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ACL graft failure due to problems in graft tensioning and fixation

There is some controversy both about the optimal tension that should be applied to a graft, and also about the best fixation devices to use. In these matters the surgeon must exercise considerable judgement.

If the surgeon make a poor judgement of tension or a poor choice of fixation, this may contribute to graft failure.

Improper tensioning of graft prior to fixation

Before the surgeon fixes the graft in position, the graft needs to be 'tensioned' correctly, and this, too, is largely a matter of clinical judgement. As patients differ in the amount of normal ligament laxity, tensioning is usually performed in relation to the 'good' leg. If it is too loose, the knee will be unstable. If too tight, then the graft will be under strain and may break.

Common fixation devices

The type of fixation is to a large extent dictated by whether or not the harvested graft has a bone block -

A. Grafts with a bone block at either end

The most advantageous graft in terms of fixation is the bone-patellar tendon-bone graft, as when this construct is harvested, it is attached firmly to a block of bone at each end. The bone block is usually held fast in the bone in the tunnels by an interference screw, and this usually gives adequate fixation until the bone block unites with the surrounding bone at about 6 weeks. The femoral bone block is usually positioned close to the tunnel opening into the joint, so that there is no abrasion of the ligament on the edges of the tunnel (windscreen wiper effect).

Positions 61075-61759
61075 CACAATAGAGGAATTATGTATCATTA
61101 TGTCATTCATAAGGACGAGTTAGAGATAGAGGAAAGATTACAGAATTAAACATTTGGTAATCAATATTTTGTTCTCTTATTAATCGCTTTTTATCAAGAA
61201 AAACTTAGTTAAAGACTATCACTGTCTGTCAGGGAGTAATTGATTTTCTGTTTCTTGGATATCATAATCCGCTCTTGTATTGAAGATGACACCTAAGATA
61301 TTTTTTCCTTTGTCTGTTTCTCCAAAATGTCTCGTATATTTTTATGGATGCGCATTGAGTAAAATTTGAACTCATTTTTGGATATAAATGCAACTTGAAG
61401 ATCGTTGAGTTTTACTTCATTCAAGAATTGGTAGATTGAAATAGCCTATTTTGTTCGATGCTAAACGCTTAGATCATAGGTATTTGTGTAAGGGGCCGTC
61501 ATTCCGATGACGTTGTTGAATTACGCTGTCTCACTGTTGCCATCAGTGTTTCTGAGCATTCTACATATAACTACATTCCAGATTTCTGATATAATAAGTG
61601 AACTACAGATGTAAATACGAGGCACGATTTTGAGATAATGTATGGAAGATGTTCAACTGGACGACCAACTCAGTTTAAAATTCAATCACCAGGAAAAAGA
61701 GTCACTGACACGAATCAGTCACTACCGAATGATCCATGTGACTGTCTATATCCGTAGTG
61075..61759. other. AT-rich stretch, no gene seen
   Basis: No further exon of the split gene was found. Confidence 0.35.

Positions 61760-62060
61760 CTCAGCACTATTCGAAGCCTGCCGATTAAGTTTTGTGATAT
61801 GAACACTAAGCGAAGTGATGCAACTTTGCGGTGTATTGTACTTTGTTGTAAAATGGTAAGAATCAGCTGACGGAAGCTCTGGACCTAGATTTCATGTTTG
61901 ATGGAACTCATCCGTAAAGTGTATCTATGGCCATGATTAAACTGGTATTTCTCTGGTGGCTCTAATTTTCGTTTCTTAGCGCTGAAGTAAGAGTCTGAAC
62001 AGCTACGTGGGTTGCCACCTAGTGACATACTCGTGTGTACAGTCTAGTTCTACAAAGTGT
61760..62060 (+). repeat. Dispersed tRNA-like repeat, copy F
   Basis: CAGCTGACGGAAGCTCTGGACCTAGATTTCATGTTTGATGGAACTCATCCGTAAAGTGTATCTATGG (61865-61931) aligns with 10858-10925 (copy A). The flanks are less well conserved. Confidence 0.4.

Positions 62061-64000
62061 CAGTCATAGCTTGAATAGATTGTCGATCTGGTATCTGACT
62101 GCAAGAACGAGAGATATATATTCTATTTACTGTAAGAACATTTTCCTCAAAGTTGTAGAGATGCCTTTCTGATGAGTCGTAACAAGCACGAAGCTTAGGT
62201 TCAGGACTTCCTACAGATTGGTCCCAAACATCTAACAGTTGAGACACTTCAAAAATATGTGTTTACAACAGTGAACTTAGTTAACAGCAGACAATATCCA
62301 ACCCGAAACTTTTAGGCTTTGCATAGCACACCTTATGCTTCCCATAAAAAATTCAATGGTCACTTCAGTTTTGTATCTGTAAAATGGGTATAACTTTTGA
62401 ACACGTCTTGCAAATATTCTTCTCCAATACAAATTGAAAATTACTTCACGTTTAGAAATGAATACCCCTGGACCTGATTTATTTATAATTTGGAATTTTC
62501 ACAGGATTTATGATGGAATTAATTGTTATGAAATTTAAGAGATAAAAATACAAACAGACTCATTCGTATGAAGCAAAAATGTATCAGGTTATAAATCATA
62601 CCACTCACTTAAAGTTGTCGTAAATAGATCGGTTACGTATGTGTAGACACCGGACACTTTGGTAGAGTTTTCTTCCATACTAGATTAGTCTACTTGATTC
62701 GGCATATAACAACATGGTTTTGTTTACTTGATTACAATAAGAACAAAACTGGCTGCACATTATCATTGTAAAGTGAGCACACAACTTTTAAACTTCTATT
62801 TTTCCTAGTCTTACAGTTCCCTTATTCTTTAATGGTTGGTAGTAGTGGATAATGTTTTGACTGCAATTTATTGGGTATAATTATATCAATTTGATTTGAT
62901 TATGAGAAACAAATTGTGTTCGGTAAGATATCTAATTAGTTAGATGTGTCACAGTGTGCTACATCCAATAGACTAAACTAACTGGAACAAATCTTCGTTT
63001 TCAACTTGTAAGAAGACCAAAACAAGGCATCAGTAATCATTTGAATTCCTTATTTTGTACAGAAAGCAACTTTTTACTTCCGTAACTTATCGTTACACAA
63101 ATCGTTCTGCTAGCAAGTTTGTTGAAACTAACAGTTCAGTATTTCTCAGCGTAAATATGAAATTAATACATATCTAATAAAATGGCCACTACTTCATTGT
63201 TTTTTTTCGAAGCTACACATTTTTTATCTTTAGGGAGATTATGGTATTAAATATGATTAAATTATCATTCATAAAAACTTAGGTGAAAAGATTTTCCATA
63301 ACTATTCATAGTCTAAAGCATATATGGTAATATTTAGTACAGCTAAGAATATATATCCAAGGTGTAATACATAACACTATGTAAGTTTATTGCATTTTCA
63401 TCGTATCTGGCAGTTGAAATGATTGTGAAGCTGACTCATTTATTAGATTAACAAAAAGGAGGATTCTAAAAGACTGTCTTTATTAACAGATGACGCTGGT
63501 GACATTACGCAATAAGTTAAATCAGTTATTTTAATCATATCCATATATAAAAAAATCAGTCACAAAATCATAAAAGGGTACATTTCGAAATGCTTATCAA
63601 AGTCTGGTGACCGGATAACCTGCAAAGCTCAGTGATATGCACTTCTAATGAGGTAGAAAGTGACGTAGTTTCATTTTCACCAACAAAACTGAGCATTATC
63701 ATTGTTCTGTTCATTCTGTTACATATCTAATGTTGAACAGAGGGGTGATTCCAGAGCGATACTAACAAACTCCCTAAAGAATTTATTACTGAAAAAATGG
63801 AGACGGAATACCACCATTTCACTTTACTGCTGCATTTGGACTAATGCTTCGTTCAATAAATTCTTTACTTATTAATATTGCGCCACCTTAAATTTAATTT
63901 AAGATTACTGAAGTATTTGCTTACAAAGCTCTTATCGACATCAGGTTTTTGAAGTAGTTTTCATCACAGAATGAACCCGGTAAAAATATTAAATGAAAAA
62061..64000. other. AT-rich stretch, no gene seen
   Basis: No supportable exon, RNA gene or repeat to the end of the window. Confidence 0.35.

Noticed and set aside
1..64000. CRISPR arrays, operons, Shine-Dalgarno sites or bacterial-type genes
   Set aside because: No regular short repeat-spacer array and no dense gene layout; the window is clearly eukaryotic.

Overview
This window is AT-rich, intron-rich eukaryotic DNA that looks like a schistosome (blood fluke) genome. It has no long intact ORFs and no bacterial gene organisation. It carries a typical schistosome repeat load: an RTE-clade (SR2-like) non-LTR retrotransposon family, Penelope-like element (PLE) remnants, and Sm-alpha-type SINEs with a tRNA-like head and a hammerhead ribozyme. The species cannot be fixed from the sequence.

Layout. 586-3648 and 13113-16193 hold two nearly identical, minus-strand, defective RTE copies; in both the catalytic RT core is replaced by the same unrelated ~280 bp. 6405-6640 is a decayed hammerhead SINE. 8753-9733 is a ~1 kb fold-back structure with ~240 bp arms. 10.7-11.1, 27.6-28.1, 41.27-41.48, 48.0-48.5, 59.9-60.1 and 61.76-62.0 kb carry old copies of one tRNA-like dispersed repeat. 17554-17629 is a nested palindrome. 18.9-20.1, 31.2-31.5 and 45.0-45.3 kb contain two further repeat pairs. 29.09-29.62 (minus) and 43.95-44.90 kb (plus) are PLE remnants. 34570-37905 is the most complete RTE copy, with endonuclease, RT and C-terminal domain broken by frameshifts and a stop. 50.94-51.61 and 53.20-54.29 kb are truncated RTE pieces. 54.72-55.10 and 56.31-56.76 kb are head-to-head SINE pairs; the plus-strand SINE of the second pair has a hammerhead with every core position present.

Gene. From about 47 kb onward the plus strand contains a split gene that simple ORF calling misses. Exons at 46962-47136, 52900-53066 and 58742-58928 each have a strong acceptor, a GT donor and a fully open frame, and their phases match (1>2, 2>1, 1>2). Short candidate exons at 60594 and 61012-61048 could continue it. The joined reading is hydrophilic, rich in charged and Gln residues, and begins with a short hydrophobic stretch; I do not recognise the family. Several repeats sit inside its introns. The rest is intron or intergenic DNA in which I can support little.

B. Grafts with no bone block

Hamstrings tendon grafts (usually these days termed a "four-strand" hamstrings", where harvested semitendinosus and gracilis tendons are laid side-by-side and then folded over to make four strands), do not have such bone blocks, and there is a risk of damaging the soft tissue ends of the graft by the fixation device chosen.

Femoral side

If one considers firstly the fixation on the femoral end of the graft, there are a number of choices -

Fixation on the outside of the bone (cortical fixation), eg Endobutton

endobutton fixation

The Endobutton is a thin oblong button. It is attached at its centre to a thread which is itself looped through the end of the graft. The button can be pulled along the tunnel until the tunnel emerges, and then it is turned on its side and locks itself against the wall of bone.

endobutton

 

 

 

 

 

 

Fixation through the substance of the bone (transfixation), eg Transfix

femoral transfixation

At the femoral outlet, a Transfix bar passed through the loop can hold the upper (proximal) end in position, but where the graft emerges into the joint it is unfixed and may 'windscreen wipe' over the bony edge of the tunnel. This is also the case with the endobutton.

 

 

Fixation via the tunnel (interference fixation), eg RCI interference screws

An interference screw is screwed alongside the graft within the tunnel itself, pushing the graft against the back wall of the tunnel.

Tibial side

Tibial fixation may be achieved with a screw and washer system or an interference screw.

Fixation device failure

The fixation itself may fail in a variety of ways:

Non-union of bone block

Bone blocks seldom give cause for concern, but in some patients bony union may fail.

Migration of fixation device

Endobuttons may migrate, flip vertically, and slip back into the tunnel or even the joint space if the bone tunnels are too wide or the tensioning inadequate. Interference screws may also migrate into the tunnel.

Breakage of fixation device

Although titanium is a very strong metal, devices such as the endobutton or the Transfix may suffer mechanical failure of the metal.

Updated: 27 Apr, 2013
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